Despite the musical not being all sunshine and happiness, this movie keeps some aspects of the novel that make it even darker. Besides pushing Julie into a life of prostitution, the film faithfully adapts the jovial Cap’n Andy dying in the storm of Kim’s birth. It also has Kim leave her mother with little love left between them, never reuniting with her father. Parthy takes a larger role and consistently works to undermine her daughter’s relationships. The section of the story where Magnolia struggles with Gaylord’s gambling and reckless finances is equal to, if not longer, than the happy times on the show boat. It includes a heartbreaking scene where the couple has to move into a dumpier apartment while their daughter’s asleep so as not to shock her with the downgrade in living. More than other versions of Show Boat, this is a story of love being drained out of a person’s life bit by bit.
With all this focus on romance, the casting of the two lovers is crucial to the success of this film. Laura La Plante’s Magnolia is less convincing as an young ingénue but sells the sequences where she’s a desperate impoverished mother quite well. She combines the pathos of a Lillian Gish with the grit of a Ruth Chatterton. That said, the more intriguing actor in this version is the one playing Gaylord Ravenal.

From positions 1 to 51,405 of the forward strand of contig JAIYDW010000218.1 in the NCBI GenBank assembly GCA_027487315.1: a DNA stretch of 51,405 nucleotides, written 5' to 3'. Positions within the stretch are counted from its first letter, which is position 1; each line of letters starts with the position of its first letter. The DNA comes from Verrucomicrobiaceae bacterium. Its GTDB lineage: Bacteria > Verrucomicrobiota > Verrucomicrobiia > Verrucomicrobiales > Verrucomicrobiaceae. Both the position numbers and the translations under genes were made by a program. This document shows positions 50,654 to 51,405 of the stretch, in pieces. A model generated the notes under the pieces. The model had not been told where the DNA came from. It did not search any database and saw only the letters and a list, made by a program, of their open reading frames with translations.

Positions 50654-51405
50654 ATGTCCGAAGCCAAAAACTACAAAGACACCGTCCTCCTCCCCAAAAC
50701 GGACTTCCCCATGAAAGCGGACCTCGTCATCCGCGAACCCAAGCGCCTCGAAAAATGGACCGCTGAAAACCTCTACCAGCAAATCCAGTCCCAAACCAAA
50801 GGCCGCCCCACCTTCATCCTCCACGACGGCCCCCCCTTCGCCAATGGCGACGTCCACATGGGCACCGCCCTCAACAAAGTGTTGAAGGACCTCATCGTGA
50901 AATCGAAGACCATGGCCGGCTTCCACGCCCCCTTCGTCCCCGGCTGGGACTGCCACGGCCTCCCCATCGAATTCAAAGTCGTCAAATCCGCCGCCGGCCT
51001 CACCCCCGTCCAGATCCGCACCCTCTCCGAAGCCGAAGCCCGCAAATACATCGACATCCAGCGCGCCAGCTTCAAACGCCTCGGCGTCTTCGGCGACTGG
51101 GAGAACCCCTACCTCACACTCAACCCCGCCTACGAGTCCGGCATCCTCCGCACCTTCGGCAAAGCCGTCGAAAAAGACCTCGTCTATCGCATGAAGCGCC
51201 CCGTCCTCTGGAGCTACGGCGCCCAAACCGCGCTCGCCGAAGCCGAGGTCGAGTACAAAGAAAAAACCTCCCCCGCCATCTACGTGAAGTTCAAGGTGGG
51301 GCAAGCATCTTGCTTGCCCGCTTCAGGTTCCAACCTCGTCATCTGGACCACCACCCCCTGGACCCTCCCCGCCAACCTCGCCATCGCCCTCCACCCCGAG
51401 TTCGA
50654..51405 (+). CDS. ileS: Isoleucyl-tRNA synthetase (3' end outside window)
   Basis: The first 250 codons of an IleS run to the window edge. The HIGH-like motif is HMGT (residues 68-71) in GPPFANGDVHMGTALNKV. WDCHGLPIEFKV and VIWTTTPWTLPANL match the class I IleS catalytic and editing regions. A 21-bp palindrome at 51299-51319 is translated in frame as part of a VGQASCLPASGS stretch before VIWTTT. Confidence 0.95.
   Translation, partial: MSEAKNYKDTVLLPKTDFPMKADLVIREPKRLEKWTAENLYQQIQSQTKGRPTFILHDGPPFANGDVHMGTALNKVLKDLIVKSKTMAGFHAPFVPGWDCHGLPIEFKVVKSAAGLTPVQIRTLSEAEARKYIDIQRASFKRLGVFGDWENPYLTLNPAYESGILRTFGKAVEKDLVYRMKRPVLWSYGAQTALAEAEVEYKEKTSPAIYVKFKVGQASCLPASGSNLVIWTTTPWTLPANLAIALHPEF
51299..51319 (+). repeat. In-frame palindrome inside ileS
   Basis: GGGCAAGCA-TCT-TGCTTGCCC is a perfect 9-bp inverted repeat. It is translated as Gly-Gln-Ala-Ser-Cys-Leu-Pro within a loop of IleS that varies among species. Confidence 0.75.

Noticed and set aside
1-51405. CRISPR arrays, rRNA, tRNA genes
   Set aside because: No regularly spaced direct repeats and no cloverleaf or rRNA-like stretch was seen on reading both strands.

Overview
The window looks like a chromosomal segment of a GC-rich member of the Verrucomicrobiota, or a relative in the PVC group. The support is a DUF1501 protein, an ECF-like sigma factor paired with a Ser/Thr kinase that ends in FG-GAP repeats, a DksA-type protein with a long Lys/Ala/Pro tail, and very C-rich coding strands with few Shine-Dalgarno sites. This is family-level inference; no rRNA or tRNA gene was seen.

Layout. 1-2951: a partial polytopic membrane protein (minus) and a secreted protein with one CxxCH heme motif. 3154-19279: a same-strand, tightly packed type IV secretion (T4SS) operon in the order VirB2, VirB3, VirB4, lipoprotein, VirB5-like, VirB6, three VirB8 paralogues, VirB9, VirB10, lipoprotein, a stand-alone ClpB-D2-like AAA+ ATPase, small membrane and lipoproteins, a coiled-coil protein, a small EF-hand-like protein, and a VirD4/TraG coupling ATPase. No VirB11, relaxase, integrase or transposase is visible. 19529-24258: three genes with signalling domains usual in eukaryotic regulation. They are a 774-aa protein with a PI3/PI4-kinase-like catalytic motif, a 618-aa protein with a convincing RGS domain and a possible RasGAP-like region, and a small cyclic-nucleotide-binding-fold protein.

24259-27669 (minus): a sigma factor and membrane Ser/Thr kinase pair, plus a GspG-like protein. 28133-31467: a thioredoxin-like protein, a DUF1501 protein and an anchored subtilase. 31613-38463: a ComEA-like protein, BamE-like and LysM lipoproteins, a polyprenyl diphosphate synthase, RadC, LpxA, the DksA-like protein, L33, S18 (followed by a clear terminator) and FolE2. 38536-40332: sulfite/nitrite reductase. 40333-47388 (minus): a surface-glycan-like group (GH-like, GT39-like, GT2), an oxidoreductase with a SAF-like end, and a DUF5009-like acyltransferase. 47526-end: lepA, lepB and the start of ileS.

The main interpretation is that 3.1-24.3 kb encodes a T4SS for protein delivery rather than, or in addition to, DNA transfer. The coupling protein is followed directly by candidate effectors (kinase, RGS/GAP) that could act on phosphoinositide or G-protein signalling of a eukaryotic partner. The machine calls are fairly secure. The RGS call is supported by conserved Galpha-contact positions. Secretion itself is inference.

Joseph Schildkraut came from a distinguished line of actors dating back to the European stage. Using his good looks and wry sense of humor, he forged a distinct career that included both real-life tragic figures such as Alfred Dreyfus and Otto Frank and such handsome rogues as Vadash in The Shop Around The Corner (1940) and the ambitious Jewish prince Judas Iscariot in The King Of Kings (1927). Seriously, see that movie, it’s a bonkers. His Gaylord Ravenal is squarely the latter with his foppish maturity making him seem more irresponsible than later strapping Gaylords such as Allan Jones and Howard Keel. The parts where he’s given dialogue allow him to ham up a storm both in the old-fashioned show boat melodramas and when he lies to Magnolia about their finances. This is a couple destined to fall apart and they make you feel the grime all the way down.